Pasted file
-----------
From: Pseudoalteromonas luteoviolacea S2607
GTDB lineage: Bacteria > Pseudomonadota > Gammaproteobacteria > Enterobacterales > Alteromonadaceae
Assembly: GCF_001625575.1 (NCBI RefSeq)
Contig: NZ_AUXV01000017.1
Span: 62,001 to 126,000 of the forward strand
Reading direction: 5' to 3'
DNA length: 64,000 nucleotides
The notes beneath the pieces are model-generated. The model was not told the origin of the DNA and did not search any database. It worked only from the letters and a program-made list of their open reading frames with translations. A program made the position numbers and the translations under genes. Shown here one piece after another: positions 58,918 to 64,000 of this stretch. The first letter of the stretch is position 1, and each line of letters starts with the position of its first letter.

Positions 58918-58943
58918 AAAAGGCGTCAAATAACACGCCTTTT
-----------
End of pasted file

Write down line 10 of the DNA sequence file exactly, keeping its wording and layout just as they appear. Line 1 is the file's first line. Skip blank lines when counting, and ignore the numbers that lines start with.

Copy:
58918 AAAAGGCGTCAAATAACACGCCTTTT